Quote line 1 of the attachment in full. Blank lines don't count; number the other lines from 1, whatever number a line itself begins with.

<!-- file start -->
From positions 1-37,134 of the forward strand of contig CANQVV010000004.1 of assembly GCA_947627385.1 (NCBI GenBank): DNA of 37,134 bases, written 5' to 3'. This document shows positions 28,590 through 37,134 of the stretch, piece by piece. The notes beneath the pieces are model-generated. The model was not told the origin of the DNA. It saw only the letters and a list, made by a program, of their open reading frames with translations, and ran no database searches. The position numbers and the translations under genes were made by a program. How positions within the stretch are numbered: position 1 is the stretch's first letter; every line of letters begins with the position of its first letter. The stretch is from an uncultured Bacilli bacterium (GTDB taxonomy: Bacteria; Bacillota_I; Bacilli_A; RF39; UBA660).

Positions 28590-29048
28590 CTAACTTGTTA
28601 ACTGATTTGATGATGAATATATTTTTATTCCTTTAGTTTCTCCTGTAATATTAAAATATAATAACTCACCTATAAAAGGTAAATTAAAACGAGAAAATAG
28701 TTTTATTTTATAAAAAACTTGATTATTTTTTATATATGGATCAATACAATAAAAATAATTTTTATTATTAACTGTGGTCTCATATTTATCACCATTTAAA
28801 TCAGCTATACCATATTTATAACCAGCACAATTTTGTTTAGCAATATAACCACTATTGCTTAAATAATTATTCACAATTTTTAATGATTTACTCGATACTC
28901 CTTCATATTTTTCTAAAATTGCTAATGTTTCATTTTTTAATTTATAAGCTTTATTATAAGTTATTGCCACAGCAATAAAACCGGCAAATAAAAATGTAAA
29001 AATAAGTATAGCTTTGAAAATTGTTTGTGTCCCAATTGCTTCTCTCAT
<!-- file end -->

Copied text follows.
From positions 1-37,134 of the forward strand of contig CANQVV010000004.1 of assembly GCA_947627385.1 (NCBI GenBank): DNA of 37,134 bases, written 5' to 3'. This document shows positions 28,590 through 37,134 of the stretch, piece by piece. The notes beneath the pieces are model-generated. The model was not told the origin of the DNA. It saw only the letters and a list, made by a program, of their open reading frames with translations, and ran no database searches. The position numbers and the translations under genes were made by a program. How positions within the stretch are numbered: position 1 is the stretch's first letter; every line of letters begins with the position of its first letter. The stretch is from an uncultured Bacilli bacterium (GTDB taxonomy: Bacteria; Bacillota_I; Bacilli_A; RF39; UBA660).